GREENFIELD — A Greenfield man accused of killing his girlfriend in a drunk-driving crash last month will turn himself into police, ending a weeks-long search, his newly hired attorney has told local law enforcement.
For nearly a month, police have looked for Jason Phelps, 42, 640 S. State St., Greenfield, who they say had a blood-alcohol content nearly three times the legal limit when he flipped his car into a house in the city last month.
Phelps’ girlfriend, 45-year-old Greenfield native Dalene Charron, was the front-seat passenger in the car. She died from her injuries days after the March 4 wreck, prompting prosecutors to file a single count of causing death while operating a vehicle while intoxicated — a Level 4 felony — against Phelps.
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But the man hasn’t been seen locally since he was released from an Indianapolis hospital a day after the crash, leading investigators to believe he fled the area. Greenfield Police Chief Jeff Rasche said his officers have been working with state and local investigators for weeks to track down Phelps — even knocking on neighborhood doors with a photo of Phelps, asking residents if they knew of his whereabouts.
This week, prosecutors learned that Indianapolis attorney John Tompkins was hired to represent Phelps in the criminal case. Prosecutor Brent Eaton said he’s been in touch with Tompkins, who said Phelps plans to turn himself in within a week.
Tompkins did not return a call for comment on this story.
The development in the case comes as a shock to local investigators who have been chasing Phelps for weeks, fielding tips from community members that turned up nothing, Rasche said. He’s eager to finally have Phelps behind bars, where he can’t harm anyone else.
“It’s been one deadend after another,” Rasche said. “We’re trying bring him in because … ultimately someone lost their life at his hands.”
Police say Phelps was driving southbound on State Road 9 through Greenfield on March 4 just before 11:30 p.m. when he sped through a curve in the roadway and lost control of his vehicle.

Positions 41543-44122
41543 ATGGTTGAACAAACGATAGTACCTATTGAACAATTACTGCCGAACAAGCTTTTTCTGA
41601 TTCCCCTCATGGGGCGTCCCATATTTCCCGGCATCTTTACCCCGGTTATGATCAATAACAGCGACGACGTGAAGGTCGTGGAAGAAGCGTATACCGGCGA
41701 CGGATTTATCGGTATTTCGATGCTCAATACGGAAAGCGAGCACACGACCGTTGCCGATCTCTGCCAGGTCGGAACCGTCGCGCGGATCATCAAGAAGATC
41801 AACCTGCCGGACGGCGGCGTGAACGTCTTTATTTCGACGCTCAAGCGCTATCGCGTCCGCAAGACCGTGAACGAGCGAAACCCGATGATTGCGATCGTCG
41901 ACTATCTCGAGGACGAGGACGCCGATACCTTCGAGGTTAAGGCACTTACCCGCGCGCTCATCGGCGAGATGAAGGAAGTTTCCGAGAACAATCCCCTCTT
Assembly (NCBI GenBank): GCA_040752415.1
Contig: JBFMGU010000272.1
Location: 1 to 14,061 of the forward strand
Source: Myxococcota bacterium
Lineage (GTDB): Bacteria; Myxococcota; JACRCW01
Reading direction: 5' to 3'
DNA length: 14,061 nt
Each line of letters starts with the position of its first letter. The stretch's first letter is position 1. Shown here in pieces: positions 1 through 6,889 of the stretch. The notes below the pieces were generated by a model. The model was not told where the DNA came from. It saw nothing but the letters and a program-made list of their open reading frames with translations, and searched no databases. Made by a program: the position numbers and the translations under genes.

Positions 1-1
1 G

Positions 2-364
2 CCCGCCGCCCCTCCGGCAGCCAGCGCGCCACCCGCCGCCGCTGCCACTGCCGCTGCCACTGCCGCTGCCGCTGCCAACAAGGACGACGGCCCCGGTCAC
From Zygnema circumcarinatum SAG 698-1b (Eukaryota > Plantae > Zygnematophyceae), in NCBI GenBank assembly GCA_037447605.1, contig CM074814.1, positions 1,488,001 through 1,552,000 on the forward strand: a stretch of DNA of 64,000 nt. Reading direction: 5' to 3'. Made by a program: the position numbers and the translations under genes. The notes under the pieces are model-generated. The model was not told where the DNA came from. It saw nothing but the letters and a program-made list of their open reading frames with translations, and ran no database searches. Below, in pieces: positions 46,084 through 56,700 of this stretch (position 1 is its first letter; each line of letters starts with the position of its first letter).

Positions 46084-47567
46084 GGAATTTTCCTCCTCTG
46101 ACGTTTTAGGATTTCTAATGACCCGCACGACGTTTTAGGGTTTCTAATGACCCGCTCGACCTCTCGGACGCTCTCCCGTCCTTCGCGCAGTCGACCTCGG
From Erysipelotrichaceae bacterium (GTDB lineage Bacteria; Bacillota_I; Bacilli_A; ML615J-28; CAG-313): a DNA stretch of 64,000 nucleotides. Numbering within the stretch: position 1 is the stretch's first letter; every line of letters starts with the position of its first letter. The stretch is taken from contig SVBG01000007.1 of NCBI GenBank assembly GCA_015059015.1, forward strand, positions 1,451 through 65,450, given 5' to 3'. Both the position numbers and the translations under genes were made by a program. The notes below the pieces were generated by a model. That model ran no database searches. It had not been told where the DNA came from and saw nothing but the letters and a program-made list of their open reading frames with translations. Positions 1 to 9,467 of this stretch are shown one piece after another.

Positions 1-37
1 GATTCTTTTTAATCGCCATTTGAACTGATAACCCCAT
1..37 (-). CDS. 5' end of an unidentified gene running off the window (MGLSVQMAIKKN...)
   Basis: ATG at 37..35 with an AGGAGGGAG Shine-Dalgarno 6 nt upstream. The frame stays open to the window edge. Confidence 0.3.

The car rolled several times, coming to rest on its top with its front end stuck inside a home in the 600 block of South State Street.
Officials say Phelps had a blood-alcohol content of 0.23 percent at the time of the crash — nearly three times the legal driving limit of 0.08.
First-responders noted Phelps was visibly intoxicated at the scene, officials said. He slurred his words as he spoke and struggled to keep his balance, according to court documents.
He was uncooperative when police tried to speak with him, telling investigators that he couldn’t remember if he was driving when the car crashed, court records state; he and Charron, his girlfriend, had taken turns driving several times during their 14-mile trip home from a bar in Knightstown, Phelps told officers.
Charron had to be cut out of the passenger side of the car, officials said. The woman suffered, among other injuries, a broken neck and fractured skull, court documents state. She died at St. Vincent Hospital in Indianapolis on March 11.
Phelps suffered a broken arm, was treated at Indiana University Health Methodist Hospital and released, officials said.
Charron is the second woman Phelps is accused of killing while drunk behind the wheel, records show.
In 2007, he admitted to using cocaine and marijuana before accidentally backing his truck over 75-year-old Inell Carter in a parking lot in Greenfield, causing fatal injuries.
Phelps pleaded guilty to operating a vehicle while intoxicated, resulting in the death of a person — a Class B felony — in that case, and he served time in prison as a result.
The Level 4 felony count Phelps faces now carries a penalty of up to 12 years in prison. If he is found guilty of being a habitual offender, his potential sentence could be increased to 32 years, officials said.